specifies the relevant dim-dimensional block of the state input vector . The absence of this option signifies that this block of the vector consists of only zeros. If the elements of are specified by a list of variables in parentheses, then these variables must be independent of unknown parameters. In particular, they cannot be functions of parameters that are defined by the PARMS statements.

T( D ) <= (var1 var2 ...) | (number1 number2 ...)>
T( G ) <= (var1 var2 ...) | (number1 number2 ...)>
T( I ) <= (variable) | (number)>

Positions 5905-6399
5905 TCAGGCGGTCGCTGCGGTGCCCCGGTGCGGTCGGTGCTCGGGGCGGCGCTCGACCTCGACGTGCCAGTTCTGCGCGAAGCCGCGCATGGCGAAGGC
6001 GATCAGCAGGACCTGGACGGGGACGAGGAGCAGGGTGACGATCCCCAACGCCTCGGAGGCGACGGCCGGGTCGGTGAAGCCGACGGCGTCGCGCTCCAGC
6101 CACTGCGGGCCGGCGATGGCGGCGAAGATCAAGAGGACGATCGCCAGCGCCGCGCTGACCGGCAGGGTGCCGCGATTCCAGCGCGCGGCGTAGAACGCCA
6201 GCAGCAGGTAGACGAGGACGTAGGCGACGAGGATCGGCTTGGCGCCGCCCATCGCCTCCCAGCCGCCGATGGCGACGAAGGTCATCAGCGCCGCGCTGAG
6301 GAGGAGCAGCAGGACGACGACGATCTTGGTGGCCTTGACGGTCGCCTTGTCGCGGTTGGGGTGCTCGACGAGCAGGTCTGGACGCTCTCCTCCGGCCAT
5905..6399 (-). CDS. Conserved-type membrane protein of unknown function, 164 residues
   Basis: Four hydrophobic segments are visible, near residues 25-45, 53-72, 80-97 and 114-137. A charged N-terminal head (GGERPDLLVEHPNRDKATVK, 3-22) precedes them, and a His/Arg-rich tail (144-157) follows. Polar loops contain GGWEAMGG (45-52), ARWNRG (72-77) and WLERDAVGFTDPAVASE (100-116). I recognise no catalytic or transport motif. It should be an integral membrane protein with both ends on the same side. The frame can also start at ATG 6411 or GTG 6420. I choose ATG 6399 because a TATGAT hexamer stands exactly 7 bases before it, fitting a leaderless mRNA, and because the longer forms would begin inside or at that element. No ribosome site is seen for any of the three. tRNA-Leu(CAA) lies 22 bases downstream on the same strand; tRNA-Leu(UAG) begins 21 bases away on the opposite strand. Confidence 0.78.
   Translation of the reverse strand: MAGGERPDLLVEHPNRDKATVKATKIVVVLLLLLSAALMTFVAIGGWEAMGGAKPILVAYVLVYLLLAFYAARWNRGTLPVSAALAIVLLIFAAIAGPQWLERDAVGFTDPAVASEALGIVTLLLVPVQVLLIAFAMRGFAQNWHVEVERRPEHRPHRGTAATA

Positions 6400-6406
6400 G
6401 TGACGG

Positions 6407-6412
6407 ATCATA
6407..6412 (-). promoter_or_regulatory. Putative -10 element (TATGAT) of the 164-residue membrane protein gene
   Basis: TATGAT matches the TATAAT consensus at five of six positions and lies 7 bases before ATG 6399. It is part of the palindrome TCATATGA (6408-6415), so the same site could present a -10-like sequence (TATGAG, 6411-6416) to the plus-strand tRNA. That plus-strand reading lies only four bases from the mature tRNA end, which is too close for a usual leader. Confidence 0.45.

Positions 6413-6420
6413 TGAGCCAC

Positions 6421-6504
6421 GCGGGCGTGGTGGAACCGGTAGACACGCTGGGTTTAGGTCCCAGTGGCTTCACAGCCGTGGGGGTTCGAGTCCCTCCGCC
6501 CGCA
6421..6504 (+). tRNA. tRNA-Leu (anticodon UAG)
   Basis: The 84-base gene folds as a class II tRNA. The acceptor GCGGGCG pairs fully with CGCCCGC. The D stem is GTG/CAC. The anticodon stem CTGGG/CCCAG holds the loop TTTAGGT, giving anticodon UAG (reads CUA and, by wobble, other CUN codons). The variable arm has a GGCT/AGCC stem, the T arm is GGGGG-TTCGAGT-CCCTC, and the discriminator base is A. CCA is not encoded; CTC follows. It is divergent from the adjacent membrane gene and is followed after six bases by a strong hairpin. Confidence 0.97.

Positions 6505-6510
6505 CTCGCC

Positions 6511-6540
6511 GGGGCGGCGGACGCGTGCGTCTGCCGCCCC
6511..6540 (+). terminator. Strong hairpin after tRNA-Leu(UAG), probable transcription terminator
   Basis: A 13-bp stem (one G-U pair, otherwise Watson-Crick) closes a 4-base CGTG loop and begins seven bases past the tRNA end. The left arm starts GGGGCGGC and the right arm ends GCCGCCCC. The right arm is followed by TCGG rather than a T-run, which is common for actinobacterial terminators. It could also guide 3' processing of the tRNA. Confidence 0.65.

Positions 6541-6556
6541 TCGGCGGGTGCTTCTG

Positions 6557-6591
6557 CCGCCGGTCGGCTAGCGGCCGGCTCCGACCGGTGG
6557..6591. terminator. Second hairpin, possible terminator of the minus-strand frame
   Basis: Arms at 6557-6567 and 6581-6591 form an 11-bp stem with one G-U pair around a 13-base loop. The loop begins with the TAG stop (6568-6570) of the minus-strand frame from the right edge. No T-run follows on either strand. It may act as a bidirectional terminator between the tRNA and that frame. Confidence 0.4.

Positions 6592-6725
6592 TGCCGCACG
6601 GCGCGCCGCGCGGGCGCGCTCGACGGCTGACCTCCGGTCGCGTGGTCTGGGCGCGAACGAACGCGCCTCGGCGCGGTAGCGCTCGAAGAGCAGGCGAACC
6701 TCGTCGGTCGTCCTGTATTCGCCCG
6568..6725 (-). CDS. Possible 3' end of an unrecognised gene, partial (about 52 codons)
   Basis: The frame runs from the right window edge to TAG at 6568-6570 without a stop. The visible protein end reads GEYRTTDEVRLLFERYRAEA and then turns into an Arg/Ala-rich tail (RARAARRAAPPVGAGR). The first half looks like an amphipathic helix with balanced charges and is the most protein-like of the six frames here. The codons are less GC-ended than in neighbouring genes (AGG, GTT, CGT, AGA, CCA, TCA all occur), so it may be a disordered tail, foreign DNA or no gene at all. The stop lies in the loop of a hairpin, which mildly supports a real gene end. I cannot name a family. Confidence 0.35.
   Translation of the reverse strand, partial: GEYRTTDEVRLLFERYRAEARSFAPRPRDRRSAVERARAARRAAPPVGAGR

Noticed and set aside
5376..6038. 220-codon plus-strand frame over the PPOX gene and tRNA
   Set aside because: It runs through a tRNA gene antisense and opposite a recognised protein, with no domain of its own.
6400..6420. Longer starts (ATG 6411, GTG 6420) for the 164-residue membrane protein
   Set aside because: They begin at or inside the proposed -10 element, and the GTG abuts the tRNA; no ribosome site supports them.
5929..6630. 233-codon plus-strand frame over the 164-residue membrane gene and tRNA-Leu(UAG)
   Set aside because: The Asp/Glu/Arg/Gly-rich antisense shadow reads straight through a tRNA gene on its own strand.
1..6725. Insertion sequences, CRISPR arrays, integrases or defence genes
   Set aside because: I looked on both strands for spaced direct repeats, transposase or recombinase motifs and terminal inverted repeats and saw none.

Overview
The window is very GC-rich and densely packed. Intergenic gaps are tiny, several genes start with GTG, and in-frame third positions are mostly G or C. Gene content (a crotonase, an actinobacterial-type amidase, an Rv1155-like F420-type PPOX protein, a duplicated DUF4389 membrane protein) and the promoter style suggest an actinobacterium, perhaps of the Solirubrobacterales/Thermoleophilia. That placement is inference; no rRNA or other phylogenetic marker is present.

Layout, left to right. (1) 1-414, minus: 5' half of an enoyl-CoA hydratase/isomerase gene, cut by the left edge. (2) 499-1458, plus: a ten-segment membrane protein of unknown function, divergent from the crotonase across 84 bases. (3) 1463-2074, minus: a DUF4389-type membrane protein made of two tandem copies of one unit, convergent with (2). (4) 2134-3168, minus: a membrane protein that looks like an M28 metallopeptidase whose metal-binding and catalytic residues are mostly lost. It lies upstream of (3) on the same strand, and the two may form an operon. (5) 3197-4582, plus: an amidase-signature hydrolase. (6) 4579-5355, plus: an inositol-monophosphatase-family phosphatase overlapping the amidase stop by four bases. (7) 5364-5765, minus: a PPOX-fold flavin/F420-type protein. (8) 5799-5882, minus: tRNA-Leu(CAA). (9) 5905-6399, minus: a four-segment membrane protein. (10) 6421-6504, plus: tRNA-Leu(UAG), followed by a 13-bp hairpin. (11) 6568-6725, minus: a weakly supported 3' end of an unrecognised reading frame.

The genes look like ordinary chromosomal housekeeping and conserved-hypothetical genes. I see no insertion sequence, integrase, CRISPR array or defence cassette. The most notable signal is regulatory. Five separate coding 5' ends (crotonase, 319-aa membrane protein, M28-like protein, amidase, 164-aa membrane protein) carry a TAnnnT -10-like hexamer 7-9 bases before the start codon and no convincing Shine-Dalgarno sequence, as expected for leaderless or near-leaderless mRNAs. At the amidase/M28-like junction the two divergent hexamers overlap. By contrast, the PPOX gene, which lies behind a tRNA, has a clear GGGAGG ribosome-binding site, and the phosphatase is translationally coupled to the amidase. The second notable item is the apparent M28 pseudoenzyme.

specifies the relevant block of the transition matrix . The absence of this option signifies that this block consists of only zeros. You can specify the structure of the T-block by specifying T(I) for the identity form, T(D) for the diagonal form, and T(G) for a general unstructured form. In addition, you can explicitly specify the entries of the T-block by specifying a list of numbers in parentheses, or by specifying in parentheses a list of variables that are defined by using the programming statements. The unspecified elements of the T-block are included in the list of parameters to be estimated from the data. If the elements of the T-block are supplied by a list in parentheses, the number of elements in the list depends on its structure. For the diagonal form, the list must contain exactly dim elements. In the case of the identity form—T(I)—the block is already fully specified; however, a specification T(I)=(variable) is understood to mean that the identity block is scaled by the specified variable (or a number). In the general case—T(G)—the list must consist of elements, specified in a rowwise fashion. An inappropriate number of elements in the list results in a syntax error.